First year CHS swim coach looks to grow program

by Andrew Alonzo |

Over the last decade, Christian Watts has had several titles, including college athlete, military police officer, probation officer, and master’s degree student. He picked up his latest — Claremont High School varsity swim coach — in November.

His love for swimming started early — at 5 — when he began swimming for the Exeter Eels, in the San Joaquin Valley. He stayed with the Eels through high school and began to coach youth teams in his downtime. He graduated from Exeter Union High School in 2012 after competing on its varsity swim team for four years.

He swam for one year at College of the Sequoias in Visalia, California, before departing for the United States Coast Guard Academy.

“My goal during that one year of college was to go to the coast guard academy, transfer there and eventually become a rescue swimmer officer after graduating,” he said. “I got pretty far in the process, then they disqualified me for asthma when I was younger.”

Seeing his passion, a United States Navy recruiter enticed Watts to join the navy’s rescue swim program. “I just jumped on board with that,” Watts said.

Christian Watts, Claremont High School’s new varsity boys and girls swim and dive head coach, at the pool February 23. Courier photo/Andrew Alonzo

In 2013, he traveled to Pensacola, Florida for training. Eighteen months later he started as a military police officer, eventually achieving the rank of specialist E-4.

“It’s very intense jumping out of helicopters in the storming ocean,” Watts said. “It was tough but I loved it.”

After his navy stint was up he enrolled at San Diego State University, intending on pursuing a career in law enforcement. He earned bachelor’s degrees in criminal justice and sociology in 2020.

“From there I did a various amount of security, law enforcement type jobs,” Watts said. He worked for the federal government as a probation officer while living in the San Diego suburb of Clairemont.

“It’s actually kind of funny because I lived in Clairemont down in San Diego for a long time,” he said. “But my grandma has lived in Upland her whole life.”

His mother attended Upland High School as well. “There’s a little bit of connection around here,” Watts said.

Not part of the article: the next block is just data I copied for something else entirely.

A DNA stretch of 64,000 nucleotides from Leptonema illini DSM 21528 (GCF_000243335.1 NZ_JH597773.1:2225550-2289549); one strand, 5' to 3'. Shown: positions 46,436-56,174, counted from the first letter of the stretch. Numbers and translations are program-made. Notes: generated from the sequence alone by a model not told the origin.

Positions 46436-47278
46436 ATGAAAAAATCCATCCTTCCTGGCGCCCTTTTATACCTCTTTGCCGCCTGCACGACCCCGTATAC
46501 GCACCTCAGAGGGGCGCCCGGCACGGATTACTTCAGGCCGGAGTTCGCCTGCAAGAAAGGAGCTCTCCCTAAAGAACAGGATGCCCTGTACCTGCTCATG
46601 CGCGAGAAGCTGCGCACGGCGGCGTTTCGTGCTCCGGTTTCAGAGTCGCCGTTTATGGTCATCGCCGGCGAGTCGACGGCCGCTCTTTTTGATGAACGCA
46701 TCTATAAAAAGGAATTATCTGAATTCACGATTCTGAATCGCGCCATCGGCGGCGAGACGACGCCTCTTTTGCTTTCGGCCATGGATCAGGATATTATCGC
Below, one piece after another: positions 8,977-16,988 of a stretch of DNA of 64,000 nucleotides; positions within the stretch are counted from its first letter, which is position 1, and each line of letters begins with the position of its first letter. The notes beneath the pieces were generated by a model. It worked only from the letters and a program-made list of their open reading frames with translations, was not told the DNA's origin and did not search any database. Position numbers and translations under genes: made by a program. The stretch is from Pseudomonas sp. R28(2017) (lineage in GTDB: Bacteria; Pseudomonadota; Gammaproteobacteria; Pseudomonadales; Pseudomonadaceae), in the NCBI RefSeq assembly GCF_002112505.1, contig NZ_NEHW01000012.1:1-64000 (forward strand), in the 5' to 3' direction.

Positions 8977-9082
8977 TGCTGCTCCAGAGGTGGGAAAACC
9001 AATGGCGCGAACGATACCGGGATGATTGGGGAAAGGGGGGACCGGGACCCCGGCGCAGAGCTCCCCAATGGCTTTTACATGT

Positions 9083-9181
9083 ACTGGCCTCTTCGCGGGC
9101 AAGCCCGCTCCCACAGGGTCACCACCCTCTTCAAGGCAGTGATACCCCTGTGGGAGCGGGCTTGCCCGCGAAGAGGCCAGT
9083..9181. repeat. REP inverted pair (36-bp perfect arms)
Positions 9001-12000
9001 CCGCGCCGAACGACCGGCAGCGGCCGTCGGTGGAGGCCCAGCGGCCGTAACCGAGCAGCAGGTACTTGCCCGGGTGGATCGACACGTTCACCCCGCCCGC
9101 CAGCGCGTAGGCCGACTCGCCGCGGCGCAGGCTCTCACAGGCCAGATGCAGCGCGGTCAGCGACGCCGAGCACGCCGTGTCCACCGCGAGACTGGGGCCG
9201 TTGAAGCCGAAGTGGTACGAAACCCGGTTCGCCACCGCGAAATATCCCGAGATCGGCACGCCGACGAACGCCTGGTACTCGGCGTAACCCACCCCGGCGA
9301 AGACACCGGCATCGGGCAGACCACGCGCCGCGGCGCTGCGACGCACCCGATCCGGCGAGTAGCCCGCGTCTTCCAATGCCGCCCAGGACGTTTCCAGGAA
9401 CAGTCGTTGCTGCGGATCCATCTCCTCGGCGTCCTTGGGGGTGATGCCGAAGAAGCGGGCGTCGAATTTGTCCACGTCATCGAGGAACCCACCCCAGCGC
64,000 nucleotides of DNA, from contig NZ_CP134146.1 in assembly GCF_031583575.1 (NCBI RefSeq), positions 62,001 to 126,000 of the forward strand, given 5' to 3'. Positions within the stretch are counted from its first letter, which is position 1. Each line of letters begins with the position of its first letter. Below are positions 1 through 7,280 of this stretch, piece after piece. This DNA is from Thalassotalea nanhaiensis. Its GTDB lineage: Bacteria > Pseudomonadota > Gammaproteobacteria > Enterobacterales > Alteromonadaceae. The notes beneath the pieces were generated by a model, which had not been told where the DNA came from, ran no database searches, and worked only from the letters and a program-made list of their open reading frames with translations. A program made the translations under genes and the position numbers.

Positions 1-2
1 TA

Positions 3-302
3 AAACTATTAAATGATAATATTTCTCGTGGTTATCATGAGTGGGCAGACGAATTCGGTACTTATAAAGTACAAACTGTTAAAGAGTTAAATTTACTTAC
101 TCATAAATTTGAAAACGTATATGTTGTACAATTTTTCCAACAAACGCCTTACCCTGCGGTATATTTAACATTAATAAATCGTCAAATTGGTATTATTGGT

Though he recently earned his master’s degree in criminology from Arizona State University, Watts said he has no intention on joining any local agencies.

“I kind of did a full career revamp last year and got back to my love of swimming,” he said. “After my law enforcement career didn’t go as planned I kind of just took a shot in the dark at reapplying back in the swim coaching field and have landed two great positions already.”

In 2022, Watts received his coaching credentials and set out to teach youth swimmers at local clubs.

Watts moved from San Diego to Claremont that same year. Shortly thereafter he took a job at the Claremont Club, replacing John Rief, the club’s former senior swim team coach.

Though his coaching career is in its infancy, in April he’ll take his first-year group from the Claremont Club’s swim team to the Western Zone Sectionals in Washington state.

“Our goal is to see improvement every meet,” Watts said of the Claremont Club team. “The team as a whole has been dropping time at every single swim meet, so to me that says something’s working, not just with me but my assistant coaches as well. Because obviously I couldn’t do it on my own.”

He hopes to replicate his Claremont Club success at CHS, and has an early advantage in that he coaches many of the same athletes at both locations. Watts and his staff are working to develop the strong class of freshman CHS girls who recently joined the varsity team, and hope to rebuild the boys team over the next few years.

In his first meet with Claremont on February 22, both teams came out ahead of Covina, the boys 114-35, and the girls, 126-32.

Watts said parents and fans can look forward to some stability in the program.

“They can expect a lot better,” he said. “My assistants that are coaching [junior varsity] are amazing coaches so hopefully they get those JVs up to speed so they can move up to varsity the next few years.

“Hopefully we get a lot of spectators and fans coming out to watch because we’ve got a good team building.”

Claremont hosted Upland Wednesday, winning 81-73. The girls lost a close one, 85-84. The boys are 2-0, the girls 1-1. The team travels to Glendora on Wednesday, March 8 for a 3:30 p.m. meet.


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